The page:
On Wednesday, the World Affairs Council of Kentucky and Southern Indiana cut the ribbon on its new headquarters, in the Portland neighborhood at 2500 Montgomery St. In attendance were Mayor Greg Fischer and Gill Holland, whose Portland Investment Initiative played a large part in making WAC’s new home.
WAC is a nonprofit organization that works to promote cross-cultural awareness, tolerance and education. To this end, the group hosts a speaker series, an international visitors program and education initiatives with the community and schools.
The building was previously a school, and then a Civil War hospital serving those wounded at the Battle of Perryville. PII purchased the property four years ago, with the intention of creating a social, nonprofit incubator space. Along with WAC, the building will also house Anchal Project, Sister Cities and Interfaith Paths to Peace.
The move to Portland was a deliberate one. Formerly, the World Affairs Council offices were on Broadway in a JCPS building that was sold. When he learned about the sale, Adel S. Elmaghraby, chairman of the board of directors, knew that he wanted the organization’s next moves to be significant. He made a call to Holland and told him: “We want to move to Portland. We want to be part of the thrill, the movement. We want to bring the world to Portland.”
“It’s all about the people — the people coming here, engaging with the neighborhood.” Elmaghraby said. “We are bringing things [here], not just having an office here. Success is when we engage with the community.”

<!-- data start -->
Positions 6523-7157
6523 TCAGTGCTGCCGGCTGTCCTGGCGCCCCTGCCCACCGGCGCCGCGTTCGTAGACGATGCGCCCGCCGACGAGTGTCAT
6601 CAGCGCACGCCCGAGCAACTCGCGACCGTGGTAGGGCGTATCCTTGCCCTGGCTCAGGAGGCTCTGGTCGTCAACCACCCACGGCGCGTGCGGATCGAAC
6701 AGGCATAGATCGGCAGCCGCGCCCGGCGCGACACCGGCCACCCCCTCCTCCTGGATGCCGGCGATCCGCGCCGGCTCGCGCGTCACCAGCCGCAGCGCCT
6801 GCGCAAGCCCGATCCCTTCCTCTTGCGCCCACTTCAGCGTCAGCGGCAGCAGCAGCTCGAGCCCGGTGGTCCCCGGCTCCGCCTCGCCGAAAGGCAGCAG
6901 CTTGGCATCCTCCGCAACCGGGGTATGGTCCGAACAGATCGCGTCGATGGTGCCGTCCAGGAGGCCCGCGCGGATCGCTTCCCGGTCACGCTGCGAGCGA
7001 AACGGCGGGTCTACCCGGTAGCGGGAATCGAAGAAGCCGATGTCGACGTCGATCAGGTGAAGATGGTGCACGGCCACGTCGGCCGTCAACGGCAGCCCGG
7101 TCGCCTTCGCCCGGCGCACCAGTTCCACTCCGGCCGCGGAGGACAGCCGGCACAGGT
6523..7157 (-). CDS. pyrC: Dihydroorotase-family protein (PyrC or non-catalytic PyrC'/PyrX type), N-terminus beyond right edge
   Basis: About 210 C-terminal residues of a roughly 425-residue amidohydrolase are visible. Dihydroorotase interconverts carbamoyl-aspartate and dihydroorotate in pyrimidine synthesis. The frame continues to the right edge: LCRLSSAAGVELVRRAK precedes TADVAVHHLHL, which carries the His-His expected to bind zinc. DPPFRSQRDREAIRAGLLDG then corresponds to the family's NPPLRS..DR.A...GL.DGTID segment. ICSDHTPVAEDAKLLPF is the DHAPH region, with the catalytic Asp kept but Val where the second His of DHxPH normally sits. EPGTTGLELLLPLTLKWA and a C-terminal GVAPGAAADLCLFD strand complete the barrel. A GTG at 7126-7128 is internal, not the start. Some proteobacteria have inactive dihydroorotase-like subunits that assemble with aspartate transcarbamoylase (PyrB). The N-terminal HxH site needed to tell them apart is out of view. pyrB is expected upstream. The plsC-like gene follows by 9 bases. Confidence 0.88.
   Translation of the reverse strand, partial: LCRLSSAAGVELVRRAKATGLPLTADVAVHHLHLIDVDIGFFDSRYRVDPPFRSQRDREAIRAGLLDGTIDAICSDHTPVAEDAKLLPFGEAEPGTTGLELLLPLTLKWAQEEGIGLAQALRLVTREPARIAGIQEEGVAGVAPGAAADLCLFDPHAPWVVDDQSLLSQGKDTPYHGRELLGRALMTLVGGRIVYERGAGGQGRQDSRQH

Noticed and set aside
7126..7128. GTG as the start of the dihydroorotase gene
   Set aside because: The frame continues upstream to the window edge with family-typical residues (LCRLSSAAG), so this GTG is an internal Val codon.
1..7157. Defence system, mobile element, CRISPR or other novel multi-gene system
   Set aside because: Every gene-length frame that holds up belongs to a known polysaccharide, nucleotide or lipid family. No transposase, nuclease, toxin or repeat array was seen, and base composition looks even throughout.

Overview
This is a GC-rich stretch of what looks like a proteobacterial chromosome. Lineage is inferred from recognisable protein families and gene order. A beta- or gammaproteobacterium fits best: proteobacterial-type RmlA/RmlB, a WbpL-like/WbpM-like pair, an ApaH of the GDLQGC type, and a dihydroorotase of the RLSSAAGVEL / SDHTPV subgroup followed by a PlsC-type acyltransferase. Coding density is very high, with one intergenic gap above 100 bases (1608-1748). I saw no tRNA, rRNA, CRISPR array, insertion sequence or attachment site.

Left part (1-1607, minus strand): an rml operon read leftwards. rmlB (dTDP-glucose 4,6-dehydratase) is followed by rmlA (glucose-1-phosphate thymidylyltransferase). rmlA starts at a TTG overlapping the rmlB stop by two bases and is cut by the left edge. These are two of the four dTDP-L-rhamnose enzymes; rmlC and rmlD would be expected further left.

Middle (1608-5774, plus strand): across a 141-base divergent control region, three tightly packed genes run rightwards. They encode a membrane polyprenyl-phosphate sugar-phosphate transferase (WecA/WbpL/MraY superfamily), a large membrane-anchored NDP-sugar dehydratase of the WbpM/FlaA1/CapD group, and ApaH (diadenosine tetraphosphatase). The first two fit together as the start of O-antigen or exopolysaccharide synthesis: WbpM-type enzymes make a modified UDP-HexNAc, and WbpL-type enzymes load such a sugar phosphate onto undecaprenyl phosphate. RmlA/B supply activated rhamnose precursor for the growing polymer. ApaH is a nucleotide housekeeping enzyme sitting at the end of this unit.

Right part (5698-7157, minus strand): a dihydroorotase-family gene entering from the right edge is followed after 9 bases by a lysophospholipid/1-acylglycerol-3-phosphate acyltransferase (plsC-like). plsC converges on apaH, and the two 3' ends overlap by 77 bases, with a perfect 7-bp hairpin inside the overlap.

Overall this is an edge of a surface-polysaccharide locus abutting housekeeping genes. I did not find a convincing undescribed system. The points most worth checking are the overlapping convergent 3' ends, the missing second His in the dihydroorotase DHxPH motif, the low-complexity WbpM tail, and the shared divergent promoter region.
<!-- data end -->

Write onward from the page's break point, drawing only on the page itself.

With additional space and community support, WAC will be able to expand its education initiatives and speaker programs. It will be partnering with 10 schools in Jefferson County and the rest of Kentucky for a Global Citizenship Certification Program to educate the next generation on global political and cultural issues.
“However much you may like it or not, this is a post-global world and they need to learn about it,” said WAC Executive Director Xiao Yin Zhao. “Educating this generation is really important.”
WAC will also host more pop-up events, such as a recent Brexit discussion, which featured British natives and political science experts, speaking on the realistic significance of the issue.
The move to Portland offers a lot of opportunities for growth and advancement for both WAC and the community, Zhao said, “It’s time for the World Affairs Council to be bold.”
Correction: The original version of this story listed the wrong address for the new World Affairs Council HQ.